[Make-wifi-fast] half the transmission time?
dpreed at reed.com
dpreed at reed.com
Thu Dec 15 08:40:54 EST 2016
The citation for the "fact" in the first paragraph is a theory paper, not a measurement paper.
My experience with theory papers in this space is that they are incredibly sensitive to assumptions, and such assumptions are often wildly wrong compared to the real world of radio, often in the pessimistic direction!
Theorists are terrible at inventing models unless their models are tested by measuring.
Thus, it is important for the measurement community to adopt the attitude of experimental physics... Measure all predicted behaviors, even if you'd like to believe the beautiful theory. This is how the diameter of the proton was discovered to be off in the second significant digit, way off. Yet we are repeatedly told by the theoretical physicists that the Standard Model is accurate to 15 significant digits at minimum.
Theory is great, and I use it a lot, even doing my own theory work. But I also check predictions about engineered systems by measuring. Even such claims as "widely known facts", which, by the way should been challenged by peer review!
Do we know any measurements that challenge this claim? Of course...
From: "Dave Taht" <dave.taht at gmail.com>
Sent: Wed, Dec 14, 2016 at 6:55 pm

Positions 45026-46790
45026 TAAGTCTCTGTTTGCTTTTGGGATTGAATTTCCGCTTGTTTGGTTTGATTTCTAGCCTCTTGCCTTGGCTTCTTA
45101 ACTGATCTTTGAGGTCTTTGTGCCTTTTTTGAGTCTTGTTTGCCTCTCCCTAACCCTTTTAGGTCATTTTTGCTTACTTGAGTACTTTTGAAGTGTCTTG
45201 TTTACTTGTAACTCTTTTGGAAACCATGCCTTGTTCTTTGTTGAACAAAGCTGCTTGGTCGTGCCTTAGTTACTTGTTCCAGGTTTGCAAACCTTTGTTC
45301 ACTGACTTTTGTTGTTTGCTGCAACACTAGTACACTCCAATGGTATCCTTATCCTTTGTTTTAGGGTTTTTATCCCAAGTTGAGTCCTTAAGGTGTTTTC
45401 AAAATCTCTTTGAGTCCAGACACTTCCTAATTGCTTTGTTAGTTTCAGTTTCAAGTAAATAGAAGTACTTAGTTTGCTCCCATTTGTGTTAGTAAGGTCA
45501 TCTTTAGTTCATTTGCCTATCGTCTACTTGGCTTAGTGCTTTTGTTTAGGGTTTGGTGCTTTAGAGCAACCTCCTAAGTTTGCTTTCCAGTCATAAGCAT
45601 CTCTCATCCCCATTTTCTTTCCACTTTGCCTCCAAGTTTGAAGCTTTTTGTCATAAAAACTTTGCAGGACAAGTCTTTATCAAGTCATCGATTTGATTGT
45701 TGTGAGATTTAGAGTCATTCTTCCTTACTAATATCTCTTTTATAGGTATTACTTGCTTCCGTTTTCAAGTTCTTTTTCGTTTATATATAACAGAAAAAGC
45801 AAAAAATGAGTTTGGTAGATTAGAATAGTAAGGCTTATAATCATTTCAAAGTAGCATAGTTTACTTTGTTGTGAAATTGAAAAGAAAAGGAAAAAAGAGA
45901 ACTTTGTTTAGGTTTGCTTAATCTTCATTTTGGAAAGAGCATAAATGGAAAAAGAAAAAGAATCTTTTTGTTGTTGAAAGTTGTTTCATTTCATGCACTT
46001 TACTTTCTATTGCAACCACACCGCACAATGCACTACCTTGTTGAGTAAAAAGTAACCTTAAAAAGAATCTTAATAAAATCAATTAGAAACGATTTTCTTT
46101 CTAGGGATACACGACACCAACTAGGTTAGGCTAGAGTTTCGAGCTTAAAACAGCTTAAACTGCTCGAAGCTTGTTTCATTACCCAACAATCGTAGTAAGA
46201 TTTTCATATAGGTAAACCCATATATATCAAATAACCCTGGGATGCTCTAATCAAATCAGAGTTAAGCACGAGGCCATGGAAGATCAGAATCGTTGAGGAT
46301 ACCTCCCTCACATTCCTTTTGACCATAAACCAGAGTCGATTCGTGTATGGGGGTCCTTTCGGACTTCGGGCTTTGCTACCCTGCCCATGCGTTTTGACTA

To: make-wifi-fast at lists.bufferbloat.net
Subject: [Make-wifi-fast] half the transmission time?
H/T to Bruno Moraes:
"Over half of the transmission time in WiFi networks is
dedicated to ensuring that errors are corrected or detected.
Despite these mechanisms, many studies have concluded
that frame error rates vary. An increased
understanding of why frames are lost is a pragmatic approach to
improving real world 802.11 throughput. The
potential beneficiaries of this research, include rate control
algorithms, Modulation and Coding Schemes, simulation models,
frame size selection and 802.11 configuration guidelines.
This paper presents a measurement study of the factors which
correlate with packet loss in 802.11 WiFi. Both passive and
active approaches were used to investigate how the frame size,
modulation and coding scheme and airtime effect the loss
rate. Overall, packet errors were high, but the size of
frames were not a major determinant of the loss rate. The
loss rate decreased with the airtime but at substantially
lower rates than those suggested in simple packet error
models. Future work will further try to isolate and investigate
specific errors, such as head on collisions in the preamble"
Let's go make home routers and wifi faster! With better software!
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